Data from: Similarity in temporal variation in sex-biased dispersal over short and long distances in the dark-eyed junco, Junco hyemalis
Liebgold, Eric B.; Gerlach, Nicole M.; Ketterson, Ellen D. (2017), Data from: Similarity in temporal variation in sex-biased dispersal over short and long distances in the dark-eyed junco, Junco hyemalis, Dryad, Dataset, https://doi.org/10.5061/dryad.1jd40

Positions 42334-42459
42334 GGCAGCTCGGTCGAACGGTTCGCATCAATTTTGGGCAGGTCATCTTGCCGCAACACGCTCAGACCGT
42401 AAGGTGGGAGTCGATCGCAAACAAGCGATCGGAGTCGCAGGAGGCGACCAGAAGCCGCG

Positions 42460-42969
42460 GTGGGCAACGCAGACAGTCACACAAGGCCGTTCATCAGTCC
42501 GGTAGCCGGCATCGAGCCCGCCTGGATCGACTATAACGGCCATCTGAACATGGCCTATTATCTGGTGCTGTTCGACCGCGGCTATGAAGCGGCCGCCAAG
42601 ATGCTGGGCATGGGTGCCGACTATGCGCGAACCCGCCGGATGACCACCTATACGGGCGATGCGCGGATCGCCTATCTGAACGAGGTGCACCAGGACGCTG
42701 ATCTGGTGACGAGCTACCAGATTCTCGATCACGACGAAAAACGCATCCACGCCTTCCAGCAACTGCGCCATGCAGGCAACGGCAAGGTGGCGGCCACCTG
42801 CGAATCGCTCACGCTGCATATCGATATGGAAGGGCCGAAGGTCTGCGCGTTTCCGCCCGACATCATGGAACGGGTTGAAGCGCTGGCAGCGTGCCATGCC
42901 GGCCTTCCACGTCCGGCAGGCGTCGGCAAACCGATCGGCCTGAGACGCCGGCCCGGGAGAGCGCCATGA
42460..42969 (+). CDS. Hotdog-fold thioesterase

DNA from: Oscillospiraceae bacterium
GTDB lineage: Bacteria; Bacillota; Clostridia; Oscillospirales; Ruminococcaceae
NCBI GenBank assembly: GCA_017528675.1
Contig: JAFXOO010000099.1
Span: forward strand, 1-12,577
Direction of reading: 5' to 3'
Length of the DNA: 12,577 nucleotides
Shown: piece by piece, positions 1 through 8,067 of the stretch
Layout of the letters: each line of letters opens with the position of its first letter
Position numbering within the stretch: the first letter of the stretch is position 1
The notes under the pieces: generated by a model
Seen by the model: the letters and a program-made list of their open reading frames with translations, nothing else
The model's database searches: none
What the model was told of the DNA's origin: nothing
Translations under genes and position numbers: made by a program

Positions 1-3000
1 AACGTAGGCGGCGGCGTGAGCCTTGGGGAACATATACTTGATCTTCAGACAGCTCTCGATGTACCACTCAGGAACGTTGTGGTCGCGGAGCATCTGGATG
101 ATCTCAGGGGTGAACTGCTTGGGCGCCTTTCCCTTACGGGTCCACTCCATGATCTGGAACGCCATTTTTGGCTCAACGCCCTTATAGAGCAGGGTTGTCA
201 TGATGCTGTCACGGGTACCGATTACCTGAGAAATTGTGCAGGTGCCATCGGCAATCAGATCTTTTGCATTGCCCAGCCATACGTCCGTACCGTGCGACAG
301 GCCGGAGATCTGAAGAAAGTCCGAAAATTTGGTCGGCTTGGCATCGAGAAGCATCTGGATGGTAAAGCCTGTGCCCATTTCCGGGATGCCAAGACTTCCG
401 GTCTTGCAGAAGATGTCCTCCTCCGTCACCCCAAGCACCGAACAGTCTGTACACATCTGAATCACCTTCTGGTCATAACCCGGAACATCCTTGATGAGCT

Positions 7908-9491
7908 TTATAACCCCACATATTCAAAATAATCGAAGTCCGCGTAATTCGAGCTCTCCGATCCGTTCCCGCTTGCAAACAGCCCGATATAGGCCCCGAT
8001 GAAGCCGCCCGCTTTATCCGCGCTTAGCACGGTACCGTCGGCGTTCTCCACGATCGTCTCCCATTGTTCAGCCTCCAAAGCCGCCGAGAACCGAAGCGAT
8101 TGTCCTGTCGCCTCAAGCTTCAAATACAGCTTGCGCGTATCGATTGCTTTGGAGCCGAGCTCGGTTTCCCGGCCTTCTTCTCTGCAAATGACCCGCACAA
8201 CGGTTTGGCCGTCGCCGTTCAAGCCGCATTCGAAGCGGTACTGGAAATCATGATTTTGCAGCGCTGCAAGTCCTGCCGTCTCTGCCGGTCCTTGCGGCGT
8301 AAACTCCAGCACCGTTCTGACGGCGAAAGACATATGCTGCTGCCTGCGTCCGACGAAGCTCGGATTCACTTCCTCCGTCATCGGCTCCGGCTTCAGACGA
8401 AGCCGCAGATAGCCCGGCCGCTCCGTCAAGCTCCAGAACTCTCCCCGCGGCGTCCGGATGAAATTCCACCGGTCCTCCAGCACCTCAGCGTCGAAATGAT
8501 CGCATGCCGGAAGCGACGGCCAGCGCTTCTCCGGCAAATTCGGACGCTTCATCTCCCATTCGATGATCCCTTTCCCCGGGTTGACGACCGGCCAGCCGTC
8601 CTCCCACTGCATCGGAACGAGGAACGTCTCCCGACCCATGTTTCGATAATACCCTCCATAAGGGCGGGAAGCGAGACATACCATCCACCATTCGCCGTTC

Patterns of sex-biased dispersal are typically consistent within taxa, e.g., female-biased in birds and male-biased in mammals, leading to theories about the evolutionary pressures that lead to sex-biased dispersal. However, generalizations about the evolution of sex biases tend to overlook that dispersal is mediated by ecological factors that vary over time. We examined potential temporal variation in between- and within-population dispersal over an 11-year period in a bird, the dark-eyed junco (Junco hyemalis). We measured between-population dispersal patterns using genetic assignment indices and found yearly variation in which sex was more likely to have immigrated. When we measured within-population spatial genetic structure and mark-recapture dispersal distances, we typically found yearly sex-biased dispersal patterns that mirrored between–population dispersal, indicating common eco-evolutionary causes despite expected differences due to the scale of dispersal. However, in years without detectable between-population sex biases, we found genetic similarity between nearby males within our population. This suggests that, in certain circumstances, ecological pressures may act on within-population dispersal without affecting dispersal between populations. Alternatively, current analytical tools may be better able to detect within-population sex-biased dispersal. Future work will investigate potential causes of the observed temporal variation in dispersal patterns and whether they have greater effects on within-population dispersal.